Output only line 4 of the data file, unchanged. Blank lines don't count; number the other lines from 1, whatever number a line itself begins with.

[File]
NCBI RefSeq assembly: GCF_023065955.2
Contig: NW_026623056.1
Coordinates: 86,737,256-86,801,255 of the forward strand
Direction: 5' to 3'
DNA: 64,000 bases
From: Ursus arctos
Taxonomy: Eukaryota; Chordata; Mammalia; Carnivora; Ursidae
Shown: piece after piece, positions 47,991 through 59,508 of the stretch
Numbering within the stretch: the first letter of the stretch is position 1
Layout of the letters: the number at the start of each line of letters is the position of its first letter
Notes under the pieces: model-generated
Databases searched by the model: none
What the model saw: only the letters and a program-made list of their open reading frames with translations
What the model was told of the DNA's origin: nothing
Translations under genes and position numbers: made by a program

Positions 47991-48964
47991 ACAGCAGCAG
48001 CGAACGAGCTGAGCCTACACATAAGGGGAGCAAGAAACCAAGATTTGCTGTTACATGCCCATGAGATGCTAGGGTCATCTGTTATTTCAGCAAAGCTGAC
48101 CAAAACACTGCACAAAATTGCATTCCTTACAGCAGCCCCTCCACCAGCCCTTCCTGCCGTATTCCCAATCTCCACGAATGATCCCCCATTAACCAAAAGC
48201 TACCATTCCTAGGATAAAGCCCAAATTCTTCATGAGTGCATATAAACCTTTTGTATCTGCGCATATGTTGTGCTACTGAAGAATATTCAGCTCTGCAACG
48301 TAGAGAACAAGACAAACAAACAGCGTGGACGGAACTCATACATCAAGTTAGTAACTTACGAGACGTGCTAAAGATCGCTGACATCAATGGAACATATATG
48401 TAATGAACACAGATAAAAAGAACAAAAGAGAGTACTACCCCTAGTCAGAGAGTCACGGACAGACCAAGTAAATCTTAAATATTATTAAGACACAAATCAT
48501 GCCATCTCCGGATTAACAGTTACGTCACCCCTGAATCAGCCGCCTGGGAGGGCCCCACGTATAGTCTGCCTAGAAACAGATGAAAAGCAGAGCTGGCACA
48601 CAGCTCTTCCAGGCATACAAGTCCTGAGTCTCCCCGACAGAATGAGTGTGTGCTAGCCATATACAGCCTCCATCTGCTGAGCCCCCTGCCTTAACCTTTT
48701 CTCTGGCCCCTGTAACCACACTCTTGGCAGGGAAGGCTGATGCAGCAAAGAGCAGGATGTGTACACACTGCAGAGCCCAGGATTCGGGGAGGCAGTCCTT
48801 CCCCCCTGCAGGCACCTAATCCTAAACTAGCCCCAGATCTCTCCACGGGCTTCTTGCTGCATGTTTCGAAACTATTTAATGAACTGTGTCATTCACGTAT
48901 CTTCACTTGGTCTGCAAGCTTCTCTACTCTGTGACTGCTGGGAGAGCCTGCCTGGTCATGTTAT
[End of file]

Direction: 5' to 3'